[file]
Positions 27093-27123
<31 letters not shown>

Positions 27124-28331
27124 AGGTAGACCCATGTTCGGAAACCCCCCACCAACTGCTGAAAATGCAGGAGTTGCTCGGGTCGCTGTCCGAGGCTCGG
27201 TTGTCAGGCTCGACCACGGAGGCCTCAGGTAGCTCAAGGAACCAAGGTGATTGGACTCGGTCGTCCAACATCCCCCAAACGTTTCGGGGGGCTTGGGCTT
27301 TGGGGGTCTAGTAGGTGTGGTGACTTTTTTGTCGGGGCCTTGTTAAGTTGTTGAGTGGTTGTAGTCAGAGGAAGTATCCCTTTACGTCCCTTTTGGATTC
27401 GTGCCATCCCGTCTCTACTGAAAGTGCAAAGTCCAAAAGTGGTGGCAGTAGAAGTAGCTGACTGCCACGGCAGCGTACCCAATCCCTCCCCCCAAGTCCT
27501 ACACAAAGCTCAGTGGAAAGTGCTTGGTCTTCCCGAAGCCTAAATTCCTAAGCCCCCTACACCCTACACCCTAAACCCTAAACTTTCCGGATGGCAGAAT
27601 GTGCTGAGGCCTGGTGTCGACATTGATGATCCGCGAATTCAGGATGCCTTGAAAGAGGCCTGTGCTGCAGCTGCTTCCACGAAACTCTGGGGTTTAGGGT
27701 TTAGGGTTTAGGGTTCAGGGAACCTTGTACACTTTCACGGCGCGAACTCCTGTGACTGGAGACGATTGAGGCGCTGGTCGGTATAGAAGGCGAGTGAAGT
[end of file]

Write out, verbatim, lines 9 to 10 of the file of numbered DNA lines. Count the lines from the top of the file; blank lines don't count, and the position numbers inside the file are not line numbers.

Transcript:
27601 GTGCTGAGGCCTGGTGTCGACATTGATGATCCGCGAATTCAGGATGCCTTGAAAGAGGCCTGTGCTGCAGCTGCTTCCACGAAACTCTGGGGTTTAGGGT
27701 TTAGGGTTTAGGGTTCAGGGAACCTTGTACACTTTCACGGCGCGAACTCCTGTGACTGGAGACGATTGAGGCGCTGGTCGGTATAGAAGGCGAGTGAAGT